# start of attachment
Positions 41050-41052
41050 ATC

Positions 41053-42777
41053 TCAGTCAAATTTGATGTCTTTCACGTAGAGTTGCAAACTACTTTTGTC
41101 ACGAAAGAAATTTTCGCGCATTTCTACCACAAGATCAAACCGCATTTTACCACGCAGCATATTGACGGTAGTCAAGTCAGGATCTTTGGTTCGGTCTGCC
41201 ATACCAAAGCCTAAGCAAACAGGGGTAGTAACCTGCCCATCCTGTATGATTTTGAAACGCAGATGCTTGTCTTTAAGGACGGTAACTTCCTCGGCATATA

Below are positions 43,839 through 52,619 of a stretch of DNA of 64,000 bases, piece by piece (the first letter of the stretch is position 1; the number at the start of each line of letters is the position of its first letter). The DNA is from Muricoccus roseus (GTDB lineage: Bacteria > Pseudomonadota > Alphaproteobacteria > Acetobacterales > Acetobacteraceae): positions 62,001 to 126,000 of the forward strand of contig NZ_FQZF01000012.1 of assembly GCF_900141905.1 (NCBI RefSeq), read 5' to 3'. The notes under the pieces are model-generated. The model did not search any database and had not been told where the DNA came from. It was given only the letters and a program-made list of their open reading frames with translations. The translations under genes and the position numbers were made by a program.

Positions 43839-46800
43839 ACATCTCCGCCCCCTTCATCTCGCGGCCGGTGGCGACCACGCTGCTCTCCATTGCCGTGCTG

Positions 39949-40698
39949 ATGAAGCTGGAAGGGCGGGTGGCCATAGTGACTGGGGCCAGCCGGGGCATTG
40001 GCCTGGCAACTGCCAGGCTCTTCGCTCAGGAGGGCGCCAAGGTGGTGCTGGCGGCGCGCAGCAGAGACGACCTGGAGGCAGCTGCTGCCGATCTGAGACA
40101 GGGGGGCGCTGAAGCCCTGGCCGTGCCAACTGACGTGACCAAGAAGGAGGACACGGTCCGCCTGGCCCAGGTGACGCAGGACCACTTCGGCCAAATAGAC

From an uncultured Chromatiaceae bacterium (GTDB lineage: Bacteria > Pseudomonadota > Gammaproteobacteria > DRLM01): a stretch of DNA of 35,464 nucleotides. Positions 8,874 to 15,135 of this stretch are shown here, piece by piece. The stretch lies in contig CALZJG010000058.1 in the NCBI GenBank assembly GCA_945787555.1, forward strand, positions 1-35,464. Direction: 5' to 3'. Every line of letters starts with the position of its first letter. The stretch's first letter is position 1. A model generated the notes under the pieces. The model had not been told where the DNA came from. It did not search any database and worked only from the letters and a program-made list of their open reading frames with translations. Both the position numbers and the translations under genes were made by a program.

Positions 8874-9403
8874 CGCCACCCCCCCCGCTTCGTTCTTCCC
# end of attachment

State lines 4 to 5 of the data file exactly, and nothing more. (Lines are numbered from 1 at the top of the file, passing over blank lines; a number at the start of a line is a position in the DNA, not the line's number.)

41053 TCAGTCAAATTTGATGTCTTTCACGTAGAGTTGCAAACTACTTTTGTC
41101 ACGAAAGAAATTTTCGCGCATTTCTACCACAAGATCAAACCGCATTTTACCACGCAGCATATTGACGGTAGTCAAGTCAGGATCTTTGGTTCGGTCTGCC